Service as understood here is very close to selflessness, a term that I would prefer since it is broader. Meaning in life is often created or made apparent through selfless acts. It is connected to forming virtues by internalising and cultivating virtuous behaviour towards others (kindness, helpfulness, care, generosity, empathy). Make others happy and they will be the greatest source of happiness for you. But don’t put the burden of the entire world onto your shoulders. From my perspective, it is totally OK to set priorities and care more about those people who are closer to you in the social network of inter-relations (family, friends, neighbours, colleagues, sports club mates, etc.). It requires skills of emotional intelligence, particularly empathy, feeling and thinking from another person’s perspective, temporarily giving up the own stance. That might be hard for someone who is not used to do that.

Ethics is my professional field, but here I would like to replace it by integrity. Ethics, on the one hand, is too intellectual and academic for daily life. And we don’t need to study Kant or Aristotle to act with moral coherence. Morality, on the other hand, is running the risk of being applied by principle, not by rational reason. Think of religious morality following the church’s rule, for example. Be a good person! Eliminate hypocrisy, double standards, inconsistencies and logical fallacies from your values and worldview. Integrity in the sense that an outsider could predict your decision from the fact that you promote and follow clear values and virtues is much more important. Unshakable ethical integrity can be applied to all situations that will ever occur in your life. Knowing what is best to do is a precious benefit for your life and an important skill. The more reasoned your values the better. But nothing is wrong with learning, making experiences and adapting your value set when you have good reasons to do so.

I have no objections about the call for balance, but would name it harmony for a better understanding. It is in accordance with the Middle Way thinking of Eastern philosophies. It is not about slowing down your life or limiting your activities to some necessities. It is about the awareness of the consequences of a high amplitude of the oscillation of Yin and Yang around the Dao. There will be times in your life when the amplitude is high, usually around the early Twenties, as a student, and times where you wish to calm down the pace with which your pendulum is swinging. Harmonising your life means to go with the flow of these oscillations and let them arise and cease naturally. Extremes, however, are indeed better avoided. Better make sure you know when enough is enough, in all possible respects.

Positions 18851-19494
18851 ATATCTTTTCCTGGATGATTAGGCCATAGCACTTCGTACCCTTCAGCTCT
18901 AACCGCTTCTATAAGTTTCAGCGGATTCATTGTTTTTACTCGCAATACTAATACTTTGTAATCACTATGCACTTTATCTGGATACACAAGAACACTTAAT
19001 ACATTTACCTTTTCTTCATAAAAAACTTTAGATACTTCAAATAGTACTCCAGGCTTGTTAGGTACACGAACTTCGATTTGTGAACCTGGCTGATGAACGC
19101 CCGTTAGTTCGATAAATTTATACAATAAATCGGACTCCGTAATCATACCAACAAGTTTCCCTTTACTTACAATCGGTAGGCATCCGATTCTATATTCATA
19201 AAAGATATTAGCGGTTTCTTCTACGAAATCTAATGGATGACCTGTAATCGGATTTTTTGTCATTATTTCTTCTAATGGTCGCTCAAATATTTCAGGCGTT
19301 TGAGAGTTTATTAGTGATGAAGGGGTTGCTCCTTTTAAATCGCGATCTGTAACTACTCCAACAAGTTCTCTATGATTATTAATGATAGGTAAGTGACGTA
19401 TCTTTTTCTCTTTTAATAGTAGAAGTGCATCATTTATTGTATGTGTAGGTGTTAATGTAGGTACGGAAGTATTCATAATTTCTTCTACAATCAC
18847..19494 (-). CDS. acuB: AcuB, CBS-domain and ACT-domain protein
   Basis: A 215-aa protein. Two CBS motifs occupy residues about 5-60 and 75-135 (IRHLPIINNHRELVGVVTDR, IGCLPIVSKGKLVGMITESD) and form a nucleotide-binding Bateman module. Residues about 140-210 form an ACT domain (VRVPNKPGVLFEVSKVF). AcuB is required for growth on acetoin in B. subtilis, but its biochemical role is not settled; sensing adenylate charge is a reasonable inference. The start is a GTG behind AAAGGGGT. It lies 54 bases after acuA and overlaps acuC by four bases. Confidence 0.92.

The last point, development, appears a bit shallow to me. Not that it is not important for progress in life, but from my perspective, Dr. Briddell didn’t come to the crucial point here. We all “develop” all the time according to the experiences we accumulate, that is unavoidable. The problem is that most people perceive their development as a process that proceeds without their influence. Most people believe either in destiny (“There is nothing I could do about my life, anyway! It is all decided for me!”) or fate (“I will get what I deserve, anyway!”). While the former is utterly dangerous and often connected to a strong faith in a divine entity (God), the latter leaves slightly more space for self-responsible action, at least when understood in the right way (for example as in “I am the Captain of my fate!”). Best would be, however, when we understand that we are entirely self-responsible for the outcome of our lives and approach it with creativity. Furthermore, development has a notion of growth and progress. I am convinced, however, that it must include the attempts to get rid of unhealthy traits, habits and mindsets, a de-development so to say. Then, the term cultivation is more aptly fitting here: Planting seeds for future change towards more healthy states (character traits, personality, life conditions) and less unwholesome elements. I think, this point is also strongly connected to my tree of knowledge picture: Cultivation refers to exploring the roots and opening up more and more efficient channels of meaning construction. The fruits to be harvested then will be love, happiness, harmony and high life quality!